Finding a perfect apartment is difficult, but navigating the market when you have a service dog shouldn’t make it harder. Learn how to handle the common issues that crop up when you’re trying to rent with a service dog.
The Fair Housing Act
Oftentimes, people with disabilities worry that their assistance animals will make it more difficult to get approved for an apartment. Luckily, the Fair Housing Act (FHA) was created specifically to protect people from discrimination in housing. It essentially prevents landlords and property owners from denying people housing because of their minority status; this includes individuals with disabilities who may need special accommodations for their assistance animals.
The FHA states that “the reasonable accommodations […] must be considered in situations where persons with disabilities use (or seek to use) assistance animals in housing where the provider forbids residents from having pets or otherwise imposes restrictions or conditions relating to pets and other animals.”
Basically, landlords can’t deny you housing because of your assistance animal. Landlords also can’t restrict the animal’s size, weight, or breed, and can’t charge pet rent or a deposit. Additionally, assistance animals don’t count toward a household animal limit.
For example, if a landlord prohibits more than two pets in the home and you have two cats and a service dog, the service dog doesn’t count as a pet. However, some rules that apply to pets in housing do still apply to assistance animals. If your assistance animal damages the home, your landlord can still charge you and you may lose your security deposit.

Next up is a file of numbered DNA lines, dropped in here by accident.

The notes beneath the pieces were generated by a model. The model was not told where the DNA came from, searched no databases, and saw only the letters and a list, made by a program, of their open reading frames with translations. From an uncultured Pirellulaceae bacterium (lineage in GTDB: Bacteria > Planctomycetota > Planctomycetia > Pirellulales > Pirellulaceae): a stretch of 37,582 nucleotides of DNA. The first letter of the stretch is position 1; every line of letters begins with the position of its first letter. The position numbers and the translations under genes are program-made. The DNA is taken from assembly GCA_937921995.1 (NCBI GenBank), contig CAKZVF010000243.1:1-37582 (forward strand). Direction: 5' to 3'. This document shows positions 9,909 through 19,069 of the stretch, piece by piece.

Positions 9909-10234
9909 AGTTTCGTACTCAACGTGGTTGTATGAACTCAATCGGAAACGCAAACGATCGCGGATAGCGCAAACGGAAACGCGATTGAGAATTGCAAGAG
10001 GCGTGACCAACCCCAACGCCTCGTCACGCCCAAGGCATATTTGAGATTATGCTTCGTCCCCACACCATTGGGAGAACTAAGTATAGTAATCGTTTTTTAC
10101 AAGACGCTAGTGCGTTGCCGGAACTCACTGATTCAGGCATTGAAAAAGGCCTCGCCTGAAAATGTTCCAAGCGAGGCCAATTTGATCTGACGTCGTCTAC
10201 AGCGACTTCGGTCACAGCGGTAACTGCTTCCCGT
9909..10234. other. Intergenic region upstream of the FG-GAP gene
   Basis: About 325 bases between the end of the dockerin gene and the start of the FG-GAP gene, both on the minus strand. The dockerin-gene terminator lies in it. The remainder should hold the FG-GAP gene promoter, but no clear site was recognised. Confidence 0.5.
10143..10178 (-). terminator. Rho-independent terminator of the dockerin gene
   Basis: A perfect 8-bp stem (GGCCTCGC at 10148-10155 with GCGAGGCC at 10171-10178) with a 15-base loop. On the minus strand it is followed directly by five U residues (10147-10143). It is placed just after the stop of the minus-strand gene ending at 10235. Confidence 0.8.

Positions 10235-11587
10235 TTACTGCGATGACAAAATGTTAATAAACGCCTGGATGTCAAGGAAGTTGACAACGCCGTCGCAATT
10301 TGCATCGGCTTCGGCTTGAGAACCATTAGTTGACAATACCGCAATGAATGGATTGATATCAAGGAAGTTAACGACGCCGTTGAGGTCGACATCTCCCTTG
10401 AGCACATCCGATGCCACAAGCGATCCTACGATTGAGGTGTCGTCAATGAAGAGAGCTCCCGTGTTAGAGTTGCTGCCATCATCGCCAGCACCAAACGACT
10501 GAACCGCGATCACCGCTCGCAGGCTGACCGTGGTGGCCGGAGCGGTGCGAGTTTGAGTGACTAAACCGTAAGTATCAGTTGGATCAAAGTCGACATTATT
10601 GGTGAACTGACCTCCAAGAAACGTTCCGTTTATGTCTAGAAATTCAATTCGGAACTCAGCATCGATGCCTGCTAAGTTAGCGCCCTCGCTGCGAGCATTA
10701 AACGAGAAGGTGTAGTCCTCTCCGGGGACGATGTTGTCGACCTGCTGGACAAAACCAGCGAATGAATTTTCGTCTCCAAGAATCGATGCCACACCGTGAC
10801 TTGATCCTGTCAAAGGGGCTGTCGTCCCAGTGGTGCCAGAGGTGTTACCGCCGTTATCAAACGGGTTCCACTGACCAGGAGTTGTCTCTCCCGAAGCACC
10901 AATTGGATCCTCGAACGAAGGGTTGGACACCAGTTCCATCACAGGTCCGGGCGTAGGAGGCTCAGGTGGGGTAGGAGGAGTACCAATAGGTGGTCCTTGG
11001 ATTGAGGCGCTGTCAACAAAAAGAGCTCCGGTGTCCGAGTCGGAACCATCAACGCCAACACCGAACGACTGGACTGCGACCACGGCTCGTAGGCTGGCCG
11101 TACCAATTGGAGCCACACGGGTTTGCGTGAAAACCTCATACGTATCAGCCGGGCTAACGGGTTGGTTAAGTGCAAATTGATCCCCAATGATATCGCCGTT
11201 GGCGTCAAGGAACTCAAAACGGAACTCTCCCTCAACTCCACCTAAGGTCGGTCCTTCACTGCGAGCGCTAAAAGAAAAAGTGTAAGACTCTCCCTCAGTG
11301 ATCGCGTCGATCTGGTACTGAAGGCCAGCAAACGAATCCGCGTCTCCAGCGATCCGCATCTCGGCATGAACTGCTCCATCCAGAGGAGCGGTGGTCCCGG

What documentation can landlords request?
Much like any other business owner, a landlord cannot ask about someone’s disability in order to grant their accommodation. In order to let you rent with a service dog, a landlord can request a letter or prescription from a doctor and nothing else. They cannot request an ID, registration, or certification, because the ADA and FHA do not require it.
Many people turn to online registries and certifications in order to rent with a service dog. Some people do this for the purposes of avoiding pet rent, having a pet in no-pets housing, and more. However, a landlord can outright deny your accommodation if you use a fake registry to get a housing accommodation letter. It’s illegal, and in some states it’ll cost you a fine and even eviction.
What to do if you’re having issues with a landlord:
Even with all these legalities laid out, you could still run into an access issue. Reach out to your district Department of Justice if a landlord isn’t abiding by the FHA.
Moving and living with assistance animals can be stressful, but it isn’t impossible. Know your rights, defend yourself, and never be afraid to ask a fellow handler if you’re unsure of where you stand.